The main issue is that the groups in the university provide that power emerges as a game of freedom. The process in which one group or the other within the university seeks freedom is a method in which power is created within the organization. As one tries to attain freedom, the other tries to bind it using the rules and regulations of the institution.

In this way, the governing bodies of the universities again hold power over the students as well as the teachers’ body. This is a spiral chain of power and the effect of it extends to all the bodies within the institution. The presence of the power within the organization, be it an educational intuition or any other, power arises from the beliefs and perception of people and through the hierarchical machinery.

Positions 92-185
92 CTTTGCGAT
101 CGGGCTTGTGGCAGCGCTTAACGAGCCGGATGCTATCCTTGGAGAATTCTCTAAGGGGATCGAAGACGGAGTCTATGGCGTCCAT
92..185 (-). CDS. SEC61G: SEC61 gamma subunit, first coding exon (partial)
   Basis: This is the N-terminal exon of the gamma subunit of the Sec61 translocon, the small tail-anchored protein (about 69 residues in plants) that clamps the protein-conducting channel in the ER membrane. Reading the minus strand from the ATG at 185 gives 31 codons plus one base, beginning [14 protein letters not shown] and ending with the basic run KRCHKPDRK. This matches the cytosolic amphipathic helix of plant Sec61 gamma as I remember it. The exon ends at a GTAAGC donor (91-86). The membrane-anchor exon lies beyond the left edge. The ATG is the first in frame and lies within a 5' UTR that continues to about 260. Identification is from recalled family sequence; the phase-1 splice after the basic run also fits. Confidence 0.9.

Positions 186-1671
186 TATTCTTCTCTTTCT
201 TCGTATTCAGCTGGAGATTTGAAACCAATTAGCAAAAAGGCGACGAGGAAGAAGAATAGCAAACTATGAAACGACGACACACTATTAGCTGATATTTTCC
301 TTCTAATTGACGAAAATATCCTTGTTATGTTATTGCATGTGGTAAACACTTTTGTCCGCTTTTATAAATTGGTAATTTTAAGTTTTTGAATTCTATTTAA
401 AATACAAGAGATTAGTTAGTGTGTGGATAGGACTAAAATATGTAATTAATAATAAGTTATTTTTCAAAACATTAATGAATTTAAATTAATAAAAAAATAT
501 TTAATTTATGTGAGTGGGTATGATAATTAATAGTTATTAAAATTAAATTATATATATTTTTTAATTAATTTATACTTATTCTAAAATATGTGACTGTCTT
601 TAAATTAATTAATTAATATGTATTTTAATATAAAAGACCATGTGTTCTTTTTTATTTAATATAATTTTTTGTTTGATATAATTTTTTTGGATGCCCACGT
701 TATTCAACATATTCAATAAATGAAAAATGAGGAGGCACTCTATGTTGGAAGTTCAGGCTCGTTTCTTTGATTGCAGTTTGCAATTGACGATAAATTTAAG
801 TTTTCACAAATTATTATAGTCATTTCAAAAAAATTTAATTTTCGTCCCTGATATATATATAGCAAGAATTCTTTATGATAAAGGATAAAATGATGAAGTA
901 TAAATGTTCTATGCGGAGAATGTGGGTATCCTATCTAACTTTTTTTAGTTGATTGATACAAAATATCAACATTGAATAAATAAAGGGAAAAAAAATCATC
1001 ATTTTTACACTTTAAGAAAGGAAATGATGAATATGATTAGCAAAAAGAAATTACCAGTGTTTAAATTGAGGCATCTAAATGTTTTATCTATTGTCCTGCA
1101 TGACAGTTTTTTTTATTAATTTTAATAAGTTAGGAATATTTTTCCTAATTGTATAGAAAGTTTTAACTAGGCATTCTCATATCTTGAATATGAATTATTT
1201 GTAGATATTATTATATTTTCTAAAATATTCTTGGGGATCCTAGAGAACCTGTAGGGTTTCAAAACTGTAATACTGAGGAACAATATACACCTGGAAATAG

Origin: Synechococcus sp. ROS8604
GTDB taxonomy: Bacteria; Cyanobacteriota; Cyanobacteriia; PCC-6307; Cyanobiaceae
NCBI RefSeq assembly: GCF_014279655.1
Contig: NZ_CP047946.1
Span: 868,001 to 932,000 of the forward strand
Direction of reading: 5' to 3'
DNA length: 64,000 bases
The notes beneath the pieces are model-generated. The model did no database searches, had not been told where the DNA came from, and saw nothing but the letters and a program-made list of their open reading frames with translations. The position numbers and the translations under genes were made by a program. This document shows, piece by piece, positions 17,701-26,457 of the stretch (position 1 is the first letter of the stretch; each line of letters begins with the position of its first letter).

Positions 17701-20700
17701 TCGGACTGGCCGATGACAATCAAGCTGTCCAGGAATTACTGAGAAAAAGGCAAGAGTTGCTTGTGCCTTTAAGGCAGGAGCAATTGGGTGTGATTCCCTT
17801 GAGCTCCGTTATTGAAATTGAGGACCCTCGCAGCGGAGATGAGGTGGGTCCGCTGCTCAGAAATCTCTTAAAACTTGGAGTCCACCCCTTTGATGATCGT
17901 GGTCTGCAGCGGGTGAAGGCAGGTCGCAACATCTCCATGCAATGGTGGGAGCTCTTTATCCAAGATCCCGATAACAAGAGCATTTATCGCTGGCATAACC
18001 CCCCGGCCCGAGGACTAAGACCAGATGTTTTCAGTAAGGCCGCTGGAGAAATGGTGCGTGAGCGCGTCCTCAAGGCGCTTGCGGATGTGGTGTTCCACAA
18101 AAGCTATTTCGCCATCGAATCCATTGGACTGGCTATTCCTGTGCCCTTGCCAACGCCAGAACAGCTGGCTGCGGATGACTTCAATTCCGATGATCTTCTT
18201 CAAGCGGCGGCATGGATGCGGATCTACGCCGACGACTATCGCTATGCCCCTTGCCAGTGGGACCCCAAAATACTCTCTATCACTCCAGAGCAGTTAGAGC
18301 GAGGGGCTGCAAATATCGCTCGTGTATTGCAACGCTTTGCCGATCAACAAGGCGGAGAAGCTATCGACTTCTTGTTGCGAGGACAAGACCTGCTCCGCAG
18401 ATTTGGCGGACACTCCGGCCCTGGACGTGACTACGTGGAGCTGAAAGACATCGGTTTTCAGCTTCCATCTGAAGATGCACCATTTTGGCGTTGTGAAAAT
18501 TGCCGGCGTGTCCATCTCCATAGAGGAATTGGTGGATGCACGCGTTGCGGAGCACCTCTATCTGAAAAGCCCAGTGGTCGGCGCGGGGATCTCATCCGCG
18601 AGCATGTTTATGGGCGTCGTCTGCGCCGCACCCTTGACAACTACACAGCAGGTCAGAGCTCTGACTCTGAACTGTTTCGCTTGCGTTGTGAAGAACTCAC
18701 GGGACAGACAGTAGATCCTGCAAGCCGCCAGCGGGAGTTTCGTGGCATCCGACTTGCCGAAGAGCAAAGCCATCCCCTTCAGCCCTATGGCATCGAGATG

Power is a system that is enforced through ages of discourse. Thus, the case study of a university shows that power, as Foucault asserted, arises not from the structure of the organization but through various methods of interaction and actions.

Works Cited

Fanon, Frantz. The Wretched of the Earth. Paris: Grove Press, 1963. Print.

Foucault, Michel. Discipline & Punish: The Birth of the Prison. London: Knopf Doubleday Publishing Group, 2009. Print.

Foucault, Michel. Power/Knowedlge. Ed. Colin Gordon. New York: Pantheon Books, 1972. Print.

Foucault, Michel. “The Subject and Power.” Critical Inquiry 8.4 (1982): 777-795. Print.